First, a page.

Talents that selectively facilitate the acquisition of high levels of skill are said to be present in some children but not others. The evidence for this includes biological correlates of specific abilities, certain rare abilities in autistic savants, and the seemingly spontaneous emergence of exceptional abilities in young children, but there is also contrary evidence indicating an absence of early precursors of high skill levels. An analysis of positive and negative evidence and arguments suggests that differences in early experiences, preferences, opportunities, habits, training, and practice are the real determinants of excellence.
Michael J. A. Howe et al
One of the most frequently cited objections to gifted education concerns the use of tests--particularly IQ tests--in determining who gets into special programs. This seriously limited definition of giftedness discriminates against kids who may be poor test-takers yet who possess other talents and traits such as creativity, curiosity, leadership, and problem-solving ability.
Thomas Armstrong
Dedicated to furthering the awareness and understanding of gifted and talented individuals - including all types of giftedness from academically gifted to metaphysically /spiritually gifted persons and everything in between.
These common mis-diagnoses stem from an ignorance among professionals about specific social and emotional characteristics of gifted children which are then mistakenly assumed by these professionals to be signs of pathology.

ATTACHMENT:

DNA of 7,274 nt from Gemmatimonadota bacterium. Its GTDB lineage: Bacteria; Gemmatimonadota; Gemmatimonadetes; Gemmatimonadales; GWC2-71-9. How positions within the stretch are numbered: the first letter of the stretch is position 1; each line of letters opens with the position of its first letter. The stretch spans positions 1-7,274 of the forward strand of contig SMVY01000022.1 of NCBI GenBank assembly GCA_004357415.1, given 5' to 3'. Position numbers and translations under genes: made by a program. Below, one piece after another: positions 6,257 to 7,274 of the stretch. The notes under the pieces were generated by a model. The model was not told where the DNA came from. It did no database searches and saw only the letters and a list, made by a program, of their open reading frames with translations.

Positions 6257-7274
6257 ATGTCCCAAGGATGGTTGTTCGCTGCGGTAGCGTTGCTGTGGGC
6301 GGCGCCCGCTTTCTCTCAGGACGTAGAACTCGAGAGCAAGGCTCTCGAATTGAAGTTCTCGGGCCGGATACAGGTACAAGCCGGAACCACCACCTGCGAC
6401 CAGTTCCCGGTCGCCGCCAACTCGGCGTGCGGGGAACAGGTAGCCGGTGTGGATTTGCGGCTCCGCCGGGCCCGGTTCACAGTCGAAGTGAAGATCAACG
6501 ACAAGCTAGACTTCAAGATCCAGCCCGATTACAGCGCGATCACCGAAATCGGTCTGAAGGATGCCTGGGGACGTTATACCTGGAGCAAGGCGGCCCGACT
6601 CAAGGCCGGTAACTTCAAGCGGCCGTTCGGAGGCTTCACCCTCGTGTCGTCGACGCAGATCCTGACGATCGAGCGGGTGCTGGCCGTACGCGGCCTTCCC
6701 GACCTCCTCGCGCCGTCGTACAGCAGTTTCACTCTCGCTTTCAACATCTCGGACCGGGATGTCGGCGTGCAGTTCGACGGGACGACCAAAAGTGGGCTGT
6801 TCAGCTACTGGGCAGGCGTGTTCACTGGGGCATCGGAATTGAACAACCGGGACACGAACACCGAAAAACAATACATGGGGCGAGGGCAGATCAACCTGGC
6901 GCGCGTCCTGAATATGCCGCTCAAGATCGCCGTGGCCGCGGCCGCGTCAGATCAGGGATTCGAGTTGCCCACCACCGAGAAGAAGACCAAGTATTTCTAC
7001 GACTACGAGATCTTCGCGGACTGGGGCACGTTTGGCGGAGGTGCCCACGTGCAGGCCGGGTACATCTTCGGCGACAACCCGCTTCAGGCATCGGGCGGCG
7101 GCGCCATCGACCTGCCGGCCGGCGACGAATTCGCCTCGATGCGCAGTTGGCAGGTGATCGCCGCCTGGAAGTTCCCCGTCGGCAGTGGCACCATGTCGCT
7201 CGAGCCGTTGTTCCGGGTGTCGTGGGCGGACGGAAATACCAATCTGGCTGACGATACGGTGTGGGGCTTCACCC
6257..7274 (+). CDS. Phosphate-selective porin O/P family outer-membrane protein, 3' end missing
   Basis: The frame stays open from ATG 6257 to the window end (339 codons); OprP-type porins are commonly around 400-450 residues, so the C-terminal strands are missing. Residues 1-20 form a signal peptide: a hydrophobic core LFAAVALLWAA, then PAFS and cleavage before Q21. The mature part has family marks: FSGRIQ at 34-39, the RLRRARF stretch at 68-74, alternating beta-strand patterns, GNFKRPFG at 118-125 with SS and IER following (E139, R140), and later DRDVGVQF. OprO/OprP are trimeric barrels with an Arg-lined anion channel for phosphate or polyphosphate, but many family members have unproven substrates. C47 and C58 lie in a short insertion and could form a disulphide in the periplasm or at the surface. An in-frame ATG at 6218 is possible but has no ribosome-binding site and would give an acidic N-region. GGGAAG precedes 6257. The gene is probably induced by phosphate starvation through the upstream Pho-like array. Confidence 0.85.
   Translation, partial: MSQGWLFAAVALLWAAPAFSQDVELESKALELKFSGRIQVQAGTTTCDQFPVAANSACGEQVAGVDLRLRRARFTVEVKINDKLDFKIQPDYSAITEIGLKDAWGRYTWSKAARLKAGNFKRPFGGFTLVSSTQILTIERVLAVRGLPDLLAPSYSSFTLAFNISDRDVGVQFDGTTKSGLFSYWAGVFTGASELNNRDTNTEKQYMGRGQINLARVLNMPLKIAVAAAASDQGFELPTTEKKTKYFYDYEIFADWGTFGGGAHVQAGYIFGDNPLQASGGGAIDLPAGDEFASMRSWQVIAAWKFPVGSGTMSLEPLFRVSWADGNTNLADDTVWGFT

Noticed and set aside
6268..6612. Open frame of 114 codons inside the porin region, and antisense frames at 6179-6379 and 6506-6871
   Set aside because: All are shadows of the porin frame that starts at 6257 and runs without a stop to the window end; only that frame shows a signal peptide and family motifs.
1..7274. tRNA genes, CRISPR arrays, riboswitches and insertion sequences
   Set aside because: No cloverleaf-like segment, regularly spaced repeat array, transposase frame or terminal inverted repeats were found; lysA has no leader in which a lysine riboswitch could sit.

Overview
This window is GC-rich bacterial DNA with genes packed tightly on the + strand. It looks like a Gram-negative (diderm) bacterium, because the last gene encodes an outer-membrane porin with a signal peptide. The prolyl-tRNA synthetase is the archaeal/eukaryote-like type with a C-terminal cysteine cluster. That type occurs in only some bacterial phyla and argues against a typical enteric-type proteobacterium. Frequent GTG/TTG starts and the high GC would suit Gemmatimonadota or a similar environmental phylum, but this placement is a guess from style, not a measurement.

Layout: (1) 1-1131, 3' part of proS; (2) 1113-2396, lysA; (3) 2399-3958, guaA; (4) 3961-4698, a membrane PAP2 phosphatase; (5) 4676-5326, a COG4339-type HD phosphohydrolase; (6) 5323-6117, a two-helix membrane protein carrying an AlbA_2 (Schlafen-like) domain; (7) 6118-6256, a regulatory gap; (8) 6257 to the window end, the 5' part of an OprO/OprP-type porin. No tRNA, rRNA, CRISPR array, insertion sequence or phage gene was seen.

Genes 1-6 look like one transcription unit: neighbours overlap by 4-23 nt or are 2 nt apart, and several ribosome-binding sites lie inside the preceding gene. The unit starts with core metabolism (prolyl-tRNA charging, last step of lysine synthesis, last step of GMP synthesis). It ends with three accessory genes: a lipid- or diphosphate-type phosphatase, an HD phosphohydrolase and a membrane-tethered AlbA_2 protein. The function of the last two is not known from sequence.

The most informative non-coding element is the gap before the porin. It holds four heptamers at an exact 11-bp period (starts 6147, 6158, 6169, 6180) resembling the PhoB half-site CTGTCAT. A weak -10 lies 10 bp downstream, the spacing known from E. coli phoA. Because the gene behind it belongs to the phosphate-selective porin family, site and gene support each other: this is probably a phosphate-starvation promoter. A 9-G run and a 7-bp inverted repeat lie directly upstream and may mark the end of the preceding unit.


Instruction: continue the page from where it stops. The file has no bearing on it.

James Webb
Children with Asperger's Disorder often require much more intensive treatment and different classroom management, while a gifted child may benefit from interventions as simple as the opportunity to interact with appropriate peers.
Edward Amend
Questions are raised continually as to what are the differences in brain mechanisms, if any, between (a) prodigies with certain musical or mathematical skills, for example; (b) persons with savant syndrome with similar skills and abilities and (c) the rest of us who function quite normally overall but lack some spectacular area of expertise.
Darold Treffert
High-ability students are typically at least as well adjusted as any other group of youngsters. Nevertheless, they face a number of issues that, while not unique to them, constitute sources of risk to their social-emotional development.
Maureen Neihart, Nancy Robinson
Due to some of the characteristics of gifted children (most notably their high levels of intelligence), however, gifted children often are not identified as LD or ADHD as accurately or as early in their lives as their non-gifted peers.